“Google and word-of-mouth are your best friends when it comes to determining your pricing strategy,” advises Dani Schenone, Mindbody RYT and fitness expert. “Get a feel for the market and learn what others are charging.”
A good rule of thumb is to charge private clients around the same rate as a local massage therapist for an in-home massage, recommends Brittany Lynne, Inner Dimension TV yoga and meditation instructor. There are some official calculators such as Glassdoor and LinkedIn Salaries that allow you to calculate the going-rate for yoga teachers in your location. If your rates seem consistent with the other yoga teachers in your demographic market, you have a good starting place. In reality, you can charge whatever the market will bear in your area.
4. Know your value
An important aspect of determining your price structure is to reflect on your experience, skillset, and specific offerings. In general, the more experienced you are, the more you can charge for your time and expertise. For example, a yoga teacher with 20 years of experience can likely charge more than someone with only two years of experience. However, if the instructor with fewer years of experience is also a physical therapist or has completed specialized trainings, they may be able to ask for the same amount as the more experienced veteran. Evan Lawrence, LMHC, CPT, RYT, shared that he personally did not charge as much when he first started teaching as he does now. As he built up a client base, he then increased prices for new clients. “That’s what I was comfortable with and what worked for me.” The most important factor in your decision-making is to do what is comfortable for you.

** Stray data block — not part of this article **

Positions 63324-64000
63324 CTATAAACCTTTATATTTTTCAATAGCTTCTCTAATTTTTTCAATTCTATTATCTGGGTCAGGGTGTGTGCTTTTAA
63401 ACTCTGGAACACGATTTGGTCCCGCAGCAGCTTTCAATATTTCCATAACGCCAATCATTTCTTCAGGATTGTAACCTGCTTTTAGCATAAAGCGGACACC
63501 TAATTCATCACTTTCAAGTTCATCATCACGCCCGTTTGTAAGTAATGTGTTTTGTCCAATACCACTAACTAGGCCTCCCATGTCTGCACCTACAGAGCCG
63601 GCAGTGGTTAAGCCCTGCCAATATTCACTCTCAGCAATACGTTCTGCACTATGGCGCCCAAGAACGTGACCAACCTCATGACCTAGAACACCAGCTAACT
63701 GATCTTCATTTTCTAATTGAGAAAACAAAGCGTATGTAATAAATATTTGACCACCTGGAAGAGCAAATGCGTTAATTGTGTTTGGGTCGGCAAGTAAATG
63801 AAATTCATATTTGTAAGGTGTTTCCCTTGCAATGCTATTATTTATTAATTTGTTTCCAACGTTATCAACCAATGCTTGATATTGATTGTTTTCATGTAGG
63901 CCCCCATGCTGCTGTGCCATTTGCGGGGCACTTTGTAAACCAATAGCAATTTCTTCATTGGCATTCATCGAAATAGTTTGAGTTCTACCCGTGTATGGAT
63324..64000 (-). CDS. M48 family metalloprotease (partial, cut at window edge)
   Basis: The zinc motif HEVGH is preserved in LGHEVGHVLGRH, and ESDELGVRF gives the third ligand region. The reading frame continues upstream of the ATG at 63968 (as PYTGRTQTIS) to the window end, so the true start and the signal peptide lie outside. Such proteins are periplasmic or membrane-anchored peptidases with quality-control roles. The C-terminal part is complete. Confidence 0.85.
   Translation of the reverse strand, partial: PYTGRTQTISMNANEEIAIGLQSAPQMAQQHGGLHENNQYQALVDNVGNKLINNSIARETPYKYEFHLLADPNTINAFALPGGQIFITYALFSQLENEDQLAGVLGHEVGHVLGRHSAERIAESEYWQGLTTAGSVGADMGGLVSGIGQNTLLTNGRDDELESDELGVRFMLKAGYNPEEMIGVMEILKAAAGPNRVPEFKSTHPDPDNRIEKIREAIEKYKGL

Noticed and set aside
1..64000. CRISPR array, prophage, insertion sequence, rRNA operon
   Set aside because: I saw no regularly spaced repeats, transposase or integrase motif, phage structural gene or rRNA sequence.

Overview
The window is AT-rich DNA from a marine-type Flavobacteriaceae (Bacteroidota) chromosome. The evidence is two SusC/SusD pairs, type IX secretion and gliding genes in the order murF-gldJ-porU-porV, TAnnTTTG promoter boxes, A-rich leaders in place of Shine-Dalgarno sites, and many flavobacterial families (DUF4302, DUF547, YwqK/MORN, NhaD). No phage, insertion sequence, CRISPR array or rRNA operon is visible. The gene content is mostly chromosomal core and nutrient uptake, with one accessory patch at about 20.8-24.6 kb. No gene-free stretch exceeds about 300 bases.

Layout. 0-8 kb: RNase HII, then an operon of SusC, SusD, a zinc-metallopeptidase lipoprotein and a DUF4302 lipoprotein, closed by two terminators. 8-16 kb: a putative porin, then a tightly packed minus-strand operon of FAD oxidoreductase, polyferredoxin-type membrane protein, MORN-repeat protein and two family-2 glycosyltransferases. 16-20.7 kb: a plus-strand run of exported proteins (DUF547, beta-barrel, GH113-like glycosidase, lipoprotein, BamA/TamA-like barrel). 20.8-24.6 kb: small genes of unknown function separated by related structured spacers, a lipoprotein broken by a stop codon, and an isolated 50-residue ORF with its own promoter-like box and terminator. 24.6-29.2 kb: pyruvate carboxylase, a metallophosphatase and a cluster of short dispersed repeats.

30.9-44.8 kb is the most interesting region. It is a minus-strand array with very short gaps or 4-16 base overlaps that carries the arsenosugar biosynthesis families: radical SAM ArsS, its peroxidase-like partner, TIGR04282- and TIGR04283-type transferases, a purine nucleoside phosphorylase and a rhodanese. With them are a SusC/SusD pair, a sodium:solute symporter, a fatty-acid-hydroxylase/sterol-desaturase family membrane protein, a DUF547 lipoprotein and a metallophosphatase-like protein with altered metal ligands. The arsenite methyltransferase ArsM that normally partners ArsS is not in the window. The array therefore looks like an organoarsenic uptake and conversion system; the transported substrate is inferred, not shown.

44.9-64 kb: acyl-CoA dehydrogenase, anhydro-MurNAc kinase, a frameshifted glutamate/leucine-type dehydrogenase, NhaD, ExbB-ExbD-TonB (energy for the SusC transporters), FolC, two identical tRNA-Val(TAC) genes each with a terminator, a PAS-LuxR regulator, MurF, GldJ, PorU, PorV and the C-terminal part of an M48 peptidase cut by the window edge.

5. Be confident and publish your prices
Once you’ve determined your pricing structure, Lynne suggests remembering that you are providing a premium service with specialized attention for your client, so it’s OK to ask for what your time is worth! Be confident in the value that you bring and in the pricing plans that you have developed.
There are always ways to ease the burden on your clients, such as creating packages at discounted rates and payment plans. Additionally, if it is an important value for you to share your teaching with those in need, having sliding scale pricing may be something you should strongly consider. Either way, be transparent about what you charge and publish it clearly on your website or fliers. If you are clear about your pricing, this will engender confidence and trust in all parties involved, and ensure long-lasting relationships with your clients.
6. Be open to change
When first starting out, be humble and patient, advises Huma Gruaz, a yoga teacher and yoga therapist in Orange County, CA. It is better to focus on obtaining experience in teaching in the right setting rather than focusing on how much more you can make at the beginning of your career. As you build up your reputation, skills, and community, you can re-evaluate your pricing to balance your rates with the increased value you are providing.
There really is no one right answer to how to price your services. Experiment, be wrong, and try different things as your wisdom and comfort level expand.
Want more advice for new teachers? Check out our special report: So You Finished Your Yoga Teacher Training… Now What?